Astronomy Picture of the Day

Discover the cosmos! Each day a different image or photograph of our fascinating universe is featured, along with a brief explanation written by a professional astronomer.

2005 February 15
See Explanation.  Clicking on the picture will download
 the highest resolution version available.

Saturn's Moon Rhea from Cassini
Credit: Cassini Imaging Team, SSI, JPL, ESA, NASA

Explanation: Each moon of Saturn seems to come with its own mystery. Rhea, Saturn's second largest moon behind Titan, shows unusual wisps, visible above as light colored streaks. Higher resolution images of similar wisps on Dione indicate that they might be made of long braided fractures. Rhea is composed mostly of water ice, but likely has a small rocky core. Rhea's rotation and orbit are locked together, just like Earth's Moon, so that one side always faces Saturn. A consequence of this is that one side always leads the other. Rhea's leading surface is much more heavily cratered than the trailing surface, pictured above. The above image in natural color was taken last month by the Cassini robot spacecraft in orbit around Saturn.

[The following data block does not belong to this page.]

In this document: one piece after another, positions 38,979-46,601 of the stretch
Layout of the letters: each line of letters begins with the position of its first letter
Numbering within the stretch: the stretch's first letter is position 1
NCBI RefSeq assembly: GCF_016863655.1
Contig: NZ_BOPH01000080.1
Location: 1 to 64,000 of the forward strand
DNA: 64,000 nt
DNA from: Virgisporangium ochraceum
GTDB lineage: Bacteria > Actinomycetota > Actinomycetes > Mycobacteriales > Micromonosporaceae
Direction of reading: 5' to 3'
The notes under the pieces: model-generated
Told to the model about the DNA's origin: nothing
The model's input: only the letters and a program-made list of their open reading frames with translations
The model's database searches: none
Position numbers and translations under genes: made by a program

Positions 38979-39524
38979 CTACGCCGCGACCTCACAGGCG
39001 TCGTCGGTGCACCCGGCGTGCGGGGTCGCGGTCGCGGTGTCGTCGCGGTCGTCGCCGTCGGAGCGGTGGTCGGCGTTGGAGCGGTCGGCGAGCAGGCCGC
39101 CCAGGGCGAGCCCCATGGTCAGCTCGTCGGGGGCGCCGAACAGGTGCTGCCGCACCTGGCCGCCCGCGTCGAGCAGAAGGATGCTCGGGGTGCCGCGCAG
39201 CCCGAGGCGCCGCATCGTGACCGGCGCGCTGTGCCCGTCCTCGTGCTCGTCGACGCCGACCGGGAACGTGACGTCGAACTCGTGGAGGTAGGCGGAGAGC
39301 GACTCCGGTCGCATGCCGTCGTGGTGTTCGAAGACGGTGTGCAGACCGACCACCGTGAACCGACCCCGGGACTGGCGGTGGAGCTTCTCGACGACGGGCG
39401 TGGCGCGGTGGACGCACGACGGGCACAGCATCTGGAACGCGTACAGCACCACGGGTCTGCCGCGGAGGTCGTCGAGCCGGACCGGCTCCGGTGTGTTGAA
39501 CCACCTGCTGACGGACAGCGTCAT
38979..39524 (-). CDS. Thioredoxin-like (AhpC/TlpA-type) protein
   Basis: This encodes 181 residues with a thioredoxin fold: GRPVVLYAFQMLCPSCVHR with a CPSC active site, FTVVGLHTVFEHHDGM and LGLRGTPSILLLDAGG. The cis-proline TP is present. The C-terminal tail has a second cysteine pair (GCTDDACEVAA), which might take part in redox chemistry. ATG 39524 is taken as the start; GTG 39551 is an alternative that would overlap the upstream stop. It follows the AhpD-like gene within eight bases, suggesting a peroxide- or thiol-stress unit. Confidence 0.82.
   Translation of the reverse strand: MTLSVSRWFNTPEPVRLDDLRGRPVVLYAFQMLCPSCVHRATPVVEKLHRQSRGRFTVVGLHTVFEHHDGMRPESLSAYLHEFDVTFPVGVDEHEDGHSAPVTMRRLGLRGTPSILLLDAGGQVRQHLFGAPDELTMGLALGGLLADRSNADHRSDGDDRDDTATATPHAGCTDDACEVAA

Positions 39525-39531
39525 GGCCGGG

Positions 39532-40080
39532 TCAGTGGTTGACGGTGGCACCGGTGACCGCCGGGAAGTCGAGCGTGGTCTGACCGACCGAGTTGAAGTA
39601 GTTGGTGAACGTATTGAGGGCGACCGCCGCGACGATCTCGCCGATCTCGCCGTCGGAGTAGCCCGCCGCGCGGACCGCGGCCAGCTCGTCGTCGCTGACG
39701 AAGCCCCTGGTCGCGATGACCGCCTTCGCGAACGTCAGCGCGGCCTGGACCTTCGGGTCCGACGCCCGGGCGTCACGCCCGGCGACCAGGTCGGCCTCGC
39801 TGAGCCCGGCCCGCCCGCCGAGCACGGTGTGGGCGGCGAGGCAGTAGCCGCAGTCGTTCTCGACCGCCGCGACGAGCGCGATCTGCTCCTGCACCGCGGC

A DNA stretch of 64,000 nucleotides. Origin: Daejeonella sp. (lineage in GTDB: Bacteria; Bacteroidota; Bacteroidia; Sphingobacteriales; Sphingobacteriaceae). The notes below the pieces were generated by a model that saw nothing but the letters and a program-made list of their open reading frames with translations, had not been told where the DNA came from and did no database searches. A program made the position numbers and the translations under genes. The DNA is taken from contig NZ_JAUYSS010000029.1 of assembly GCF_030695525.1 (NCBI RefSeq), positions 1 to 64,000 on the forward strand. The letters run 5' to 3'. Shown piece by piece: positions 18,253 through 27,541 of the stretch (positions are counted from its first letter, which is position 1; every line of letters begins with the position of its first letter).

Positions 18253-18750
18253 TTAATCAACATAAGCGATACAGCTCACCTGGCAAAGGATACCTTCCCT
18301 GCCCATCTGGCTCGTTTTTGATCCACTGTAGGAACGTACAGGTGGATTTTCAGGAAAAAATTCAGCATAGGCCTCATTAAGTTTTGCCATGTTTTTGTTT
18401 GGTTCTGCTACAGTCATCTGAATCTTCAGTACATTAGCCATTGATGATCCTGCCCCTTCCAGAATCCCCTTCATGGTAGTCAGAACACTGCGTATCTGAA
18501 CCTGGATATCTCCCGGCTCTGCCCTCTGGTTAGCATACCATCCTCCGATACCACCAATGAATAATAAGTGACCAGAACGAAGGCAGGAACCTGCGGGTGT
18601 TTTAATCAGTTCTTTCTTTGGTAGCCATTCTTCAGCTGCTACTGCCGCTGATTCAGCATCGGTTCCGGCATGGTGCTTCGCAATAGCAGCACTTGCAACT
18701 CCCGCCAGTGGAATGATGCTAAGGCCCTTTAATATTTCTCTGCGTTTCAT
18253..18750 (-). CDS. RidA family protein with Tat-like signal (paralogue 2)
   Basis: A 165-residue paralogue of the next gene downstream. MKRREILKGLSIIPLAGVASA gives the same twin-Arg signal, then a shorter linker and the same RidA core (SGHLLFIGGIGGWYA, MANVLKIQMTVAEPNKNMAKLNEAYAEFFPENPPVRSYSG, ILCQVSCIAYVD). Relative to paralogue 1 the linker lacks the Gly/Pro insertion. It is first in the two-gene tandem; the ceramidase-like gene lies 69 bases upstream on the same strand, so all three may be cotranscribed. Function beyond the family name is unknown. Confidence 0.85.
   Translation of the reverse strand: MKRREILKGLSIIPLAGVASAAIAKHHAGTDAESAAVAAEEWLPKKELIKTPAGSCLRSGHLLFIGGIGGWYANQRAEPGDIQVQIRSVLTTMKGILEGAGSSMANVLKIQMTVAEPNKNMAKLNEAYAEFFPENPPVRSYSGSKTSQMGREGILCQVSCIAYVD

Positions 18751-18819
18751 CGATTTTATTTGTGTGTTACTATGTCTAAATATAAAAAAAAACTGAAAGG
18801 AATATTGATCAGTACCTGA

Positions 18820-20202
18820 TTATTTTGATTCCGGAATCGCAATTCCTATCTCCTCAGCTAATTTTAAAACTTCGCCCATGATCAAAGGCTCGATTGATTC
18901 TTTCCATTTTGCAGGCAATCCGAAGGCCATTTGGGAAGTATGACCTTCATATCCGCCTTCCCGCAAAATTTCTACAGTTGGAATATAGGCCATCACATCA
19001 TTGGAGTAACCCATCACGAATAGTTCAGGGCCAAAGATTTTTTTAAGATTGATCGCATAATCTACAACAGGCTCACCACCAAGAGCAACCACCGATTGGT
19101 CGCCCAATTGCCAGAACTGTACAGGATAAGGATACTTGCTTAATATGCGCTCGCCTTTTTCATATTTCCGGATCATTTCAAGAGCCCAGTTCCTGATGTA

Tomorrow's picture: sun morph

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